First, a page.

Underly sets up a large transition team before taking over as state superintendent in early July.
Dr. Jill Underly is nearing the midway point of the transition period between winning the post of state superintendent of public instruction and assuming its duties, and she’s given herself a lot of homework in that time.
In her first interview since winning the seat in April, the former Pecatonica School District superintendent spoke with UpNorthNews about how she has created a transition team to prepare her for the new job and set up a leadership team to turn election-season topics into tangible proposals for change.
“Their job will be to take the agenda that I promoted in the campaign and pick it apart and come up with policy advice,” she said of the leadership team, giving examples such as improving early childhood education, teacher retention, or more diversified recruitment.
Underly said the goal of the transition team is to ensure her administration starts with a broad base of input.
The transition team has 16 members including: Kim Kaukl, executive director of the Wisconsin Rural Schools Alliance; Milwaukee School Board member Marva Herdon; Portage County Board member Chai Moua of Stevens Point; Susie Crazy Thunder, a member of the Red Cliff Band of Lake Superior Ojibwé and Tribal Outreach Coordinator for Nicolet College; and 2021 Wisconsin Teacher of the Year Trish Kilpin of Greendale.
“I wanted lots of voices represented,” she said. “I wanted women as well as men, people of color. I wanted people from northern Wisconsin, rural Wisconsin as much as I want people from Madison, Milwaukee, and Green Bay. I’m trying to make sure that we have a diverse group of individuals, geographically diverse, and representing different interests [such as] teachers, support staff, people who may have voted for the other candidate.”
Underly was opposed in the April election by Deborah Kerr, former superintendent of the Brown Deer School District.
Underly ran on promises to use her position to emphasize ongoing needs for students and teachers such as access to quality preschool and child care, recruiting and retaining high-quality teachers, and greater access to mental health services, counselors, and nurses. All of those and more are inextricably tied to the need for robust state funding.
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While the role of heading the Department of Public Instruction (DPI)—a job she takes over on July 5—is mostly rooted in behind the-scenes administration to ensure the state’s 426 school districts operate smoothly, Underly notes the superintendent’s role also comes with a built-in bully pulpit.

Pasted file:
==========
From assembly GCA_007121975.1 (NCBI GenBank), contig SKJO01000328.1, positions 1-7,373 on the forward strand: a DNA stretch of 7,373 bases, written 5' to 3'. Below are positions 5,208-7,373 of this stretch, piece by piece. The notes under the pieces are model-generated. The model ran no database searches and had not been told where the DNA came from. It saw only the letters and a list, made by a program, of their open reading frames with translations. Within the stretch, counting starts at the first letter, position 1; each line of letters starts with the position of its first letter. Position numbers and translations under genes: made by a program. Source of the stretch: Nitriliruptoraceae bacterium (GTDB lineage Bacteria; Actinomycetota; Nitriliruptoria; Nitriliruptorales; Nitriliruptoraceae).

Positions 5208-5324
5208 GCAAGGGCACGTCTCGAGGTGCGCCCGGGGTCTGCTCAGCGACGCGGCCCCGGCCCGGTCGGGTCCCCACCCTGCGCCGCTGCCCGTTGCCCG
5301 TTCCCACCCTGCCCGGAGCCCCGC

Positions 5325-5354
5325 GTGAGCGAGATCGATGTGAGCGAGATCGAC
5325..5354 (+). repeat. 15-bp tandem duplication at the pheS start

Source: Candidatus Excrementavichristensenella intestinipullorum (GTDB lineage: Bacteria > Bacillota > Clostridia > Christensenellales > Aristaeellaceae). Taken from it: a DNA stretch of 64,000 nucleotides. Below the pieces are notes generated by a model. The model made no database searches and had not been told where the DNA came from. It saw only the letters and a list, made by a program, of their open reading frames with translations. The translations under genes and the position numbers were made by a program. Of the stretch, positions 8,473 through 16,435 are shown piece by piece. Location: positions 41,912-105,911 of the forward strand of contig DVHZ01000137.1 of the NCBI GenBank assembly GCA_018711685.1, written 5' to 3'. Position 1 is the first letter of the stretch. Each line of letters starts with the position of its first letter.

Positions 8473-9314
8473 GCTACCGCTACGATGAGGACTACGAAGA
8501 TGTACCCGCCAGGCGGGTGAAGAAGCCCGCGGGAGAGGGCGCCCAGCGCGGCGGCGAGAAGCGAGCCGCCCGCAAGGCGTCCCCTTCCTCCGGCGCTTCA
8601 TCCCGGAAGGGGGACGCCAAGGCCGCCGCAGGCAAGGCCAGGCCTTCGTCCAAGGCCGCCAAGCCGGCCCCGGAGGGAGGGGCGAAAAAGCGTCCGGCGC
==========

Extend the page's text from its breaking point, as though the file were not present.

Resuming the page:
“Really all the state superintendent can do is advocate, and they can advocate for change,” she said. “They also have the ability to use that position as a megaphone to bring attention to certain issues. And I think that’s what people saw on the campaign trail is that we were bringing attention to things like rural school issues, equity, school funding, school vouchers, [and] referendums. So, while the superintendent doesn’t have any authority necessarily in those areas, they can use that position to set the policy discussions.”
She is among the many who note that a former state superintendent named Tony Evers used the visibility of the post to advocate for various issues over a nine-year period before his election as Wisconsin governor in 2018.
But unlike during Evers’ tenure, two special issues unique to this era will occupy some of Underly’s time. The coronavirus pandemic has led to sharp divisions among Wisconsinites, often over school safety measures such as moving classes online, requiring face masks, and now encouraging vaccinations.
Underly supports continued face mask wearing because it will take some time before enough adults and children are able to become vaccinated against COVID-19.
“I’ve always followed the science,” she said.“If you can get the vaccine, get the vaccine. That’s the number-one way to make sure that we can go back to normal, that our schools can be open, that our families can go back to normal and they can work—and prevent death, right?”
Another topic unique to public education discussions in 2021 involves a new presidential administration and its push for a robust infrastructure bill. While there is broad, bipartisan support on the need to improve the condition of the nation’s roads, bridges, power grid, water lines, and broadband access, other options, such as investment in schools, garner more debate.
President Joe Biden’s American Jobs Plan proposes traditional infrastructure tasks such as school repairs and renovation. It also calls for modernizing facilities such as computer labs so students get a modern education even if they don’t live in a wealthy district. Underly believes a significant national investment in the infrastructure of public education is as critical as any other need.
“Think about the role schools play in educating a community, educating the future workforce” she said, pointing to work roles across the state economy that create the tax base that allows for that reinvestment in infrastructure. “If we took public schools out of that equation, it wouldn’t take long for us to realize what a mistake that would be for our society. It keeps us moving forward. It keeps us progressing. It keeps our democracy intact.”